Take the 2-minute tour ×
Server Fault is a question and answer site for professional system and network administrators. It's 100% free, no registration required.

Is there are way to run a local svn server on a Mac (OS X 10.6.x) such that no ports are open and accessible from outside that Mac?

If so, exactly where do any configuration scripts of any kind need to go?

share|improve this question

migrated from stackoverflow.com Mar 9 '11 at 22:14

This question came from our site for professional and enthusiast programmers.

    
Why bother? If your goal a personal source repository, there are vastly better and easier to configure decentralized options. Mercurial, git, Fossil, monotone, ... –  mikerobi Mar 9 '11 at 21:59
    
So how do I migrate this question to programmers.stackexchange, if that's the more suitable QA forum? (But a search showed more svn questions here than there.) –  hotpaw2 Mar 9 '11 at 22:13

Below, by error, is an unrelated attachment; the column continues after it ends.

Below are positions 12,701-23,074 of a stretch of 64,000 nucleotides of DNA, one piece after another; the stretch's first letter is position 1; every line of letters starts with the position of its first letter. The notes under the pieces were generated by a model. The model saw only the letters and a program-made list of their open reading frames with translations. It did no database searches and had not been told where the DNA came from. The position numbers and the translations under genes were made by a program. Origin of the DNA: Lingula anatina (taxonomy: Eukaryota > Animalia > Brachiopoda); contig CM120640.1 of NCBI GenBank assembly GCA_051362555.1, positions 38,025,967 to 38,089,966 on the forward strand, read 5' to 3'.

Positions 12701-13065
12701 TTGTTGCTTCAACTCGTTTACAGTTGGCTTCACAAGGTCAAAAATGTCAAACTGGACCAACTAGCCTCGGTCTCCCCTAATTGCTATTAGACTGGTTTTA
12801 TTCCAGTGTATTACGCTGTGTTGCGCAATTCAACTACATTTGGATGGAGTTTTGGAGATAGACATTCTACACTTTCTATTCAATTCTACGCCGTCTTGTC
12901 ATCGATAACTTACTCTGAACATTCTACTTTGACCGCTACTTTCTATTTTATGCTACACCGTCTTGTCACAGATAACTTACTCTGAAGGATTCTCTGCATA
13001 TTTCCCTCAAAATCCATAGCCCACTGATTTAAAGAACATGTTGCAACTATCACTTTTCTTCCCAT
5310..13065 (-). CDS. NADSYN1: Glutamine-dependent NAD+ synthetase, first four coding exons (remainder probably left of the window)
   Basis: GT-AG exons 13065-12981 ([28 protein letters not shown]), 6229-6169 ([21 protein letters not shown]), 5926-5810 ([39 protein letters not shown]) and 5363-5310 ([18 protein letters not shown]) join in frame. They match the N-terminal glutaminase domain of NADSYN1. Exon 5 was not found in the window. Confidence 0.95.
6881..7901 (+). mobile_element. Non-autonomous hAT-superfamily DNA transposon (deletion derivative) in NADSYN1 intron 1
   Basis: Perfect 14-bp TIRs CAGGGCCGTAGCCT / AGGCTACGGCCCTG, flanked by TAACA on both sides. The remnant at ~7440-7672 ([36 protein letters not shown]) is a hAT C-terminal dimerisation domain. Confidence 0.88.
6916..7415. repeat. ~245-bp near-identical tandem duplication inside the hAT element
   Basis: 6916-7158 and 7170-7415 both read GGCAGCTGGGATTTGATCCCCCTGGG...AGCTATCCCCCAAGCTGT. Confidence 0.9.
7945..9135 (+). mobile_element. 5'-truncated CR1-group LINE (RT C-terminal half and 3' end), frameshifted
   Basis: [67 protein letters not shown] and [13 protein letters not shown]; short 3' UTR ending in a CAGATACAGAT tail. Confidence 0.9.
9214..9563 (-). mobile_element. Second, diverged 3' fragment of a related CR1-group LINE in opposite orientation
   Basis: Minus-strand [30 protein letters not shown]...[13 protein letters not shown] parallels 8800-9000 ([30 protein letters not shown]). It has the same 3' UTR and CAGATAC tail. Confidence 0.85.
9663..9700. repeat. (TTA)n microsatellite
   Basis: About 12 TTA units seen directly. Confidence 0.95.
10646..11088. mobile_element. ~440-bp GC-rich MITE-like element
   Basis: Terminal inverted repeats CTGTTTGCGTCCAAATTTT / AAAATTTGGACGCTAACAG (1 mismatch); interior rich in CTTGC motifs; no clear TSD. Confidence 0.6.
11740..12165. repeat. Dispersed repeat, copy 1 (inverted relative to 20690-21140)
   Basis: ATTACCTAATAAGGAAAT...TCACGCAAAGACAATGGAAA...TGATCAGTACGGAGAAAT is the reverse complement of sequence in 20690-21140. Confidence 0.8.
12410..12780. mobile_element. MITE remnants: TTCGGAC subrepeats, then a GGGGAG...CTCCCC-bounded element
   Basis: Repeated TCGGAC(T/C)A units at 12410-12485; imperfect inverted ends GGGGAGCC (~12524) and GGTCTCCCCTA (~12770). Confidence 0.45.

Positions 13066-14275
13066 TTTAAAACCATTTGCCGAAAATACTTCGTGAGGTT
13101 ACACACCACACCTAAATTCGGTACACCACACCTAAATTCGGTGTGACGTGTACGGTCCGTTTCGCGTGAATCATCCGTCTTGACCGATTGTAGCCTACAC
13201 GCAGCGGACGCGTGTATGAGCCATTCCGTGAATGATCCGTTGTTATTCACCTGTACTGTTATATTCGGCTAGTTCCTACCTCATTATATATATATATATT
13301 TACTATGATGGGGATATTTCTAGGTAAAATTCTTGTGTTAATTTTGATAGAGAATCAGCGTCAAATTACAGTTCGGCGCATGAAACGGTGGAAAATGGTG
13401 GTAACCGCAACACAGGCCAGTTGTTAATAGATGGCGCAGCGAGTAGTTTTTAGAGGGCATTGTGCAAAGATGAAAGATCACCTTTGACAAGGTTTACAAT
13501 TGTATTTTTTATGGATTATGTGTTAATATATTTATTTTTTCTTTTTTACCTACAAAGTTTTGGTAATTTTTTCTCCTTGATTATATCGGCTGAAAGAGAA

1  
By "outside" do you mean outside that computer, or outside the network? –  JeffG Mar 9 '11 at 22:49
add comment

2 Answers 2

up vote 4 down vote accepted

You can use subversion repositories with the file protocol tool, something like file:///opt/svn/my_repo. That way, you can use your SVN repos locally without the need for an actual server.

Another alternative could be to setup an Apache with mod_dav_svn and let it listen only to localhost (127.0.0.1).

share|improve this answer
add comment

I think that by default when you install SVN it is only accessible from the local box as it does not have a built in networking infrastructure. You usually have to tie it into an apache config or tunnel to the box with SSH.

So you should be able to install it without a worry of networking. If your install automagically installs the apache piece, you should be able to disable it in your apache conf.

share|improve this answer
    
You would want to use the commandline interface at this point which is really easy to use. –  Mike Mar 9 '11 at 22:48
add comment

Your Answer

 
discard

By posting your answer, you agree to the privacy policy and terms of service.

Not the answer you're looking for? Browse other questions tagged or ask your own question.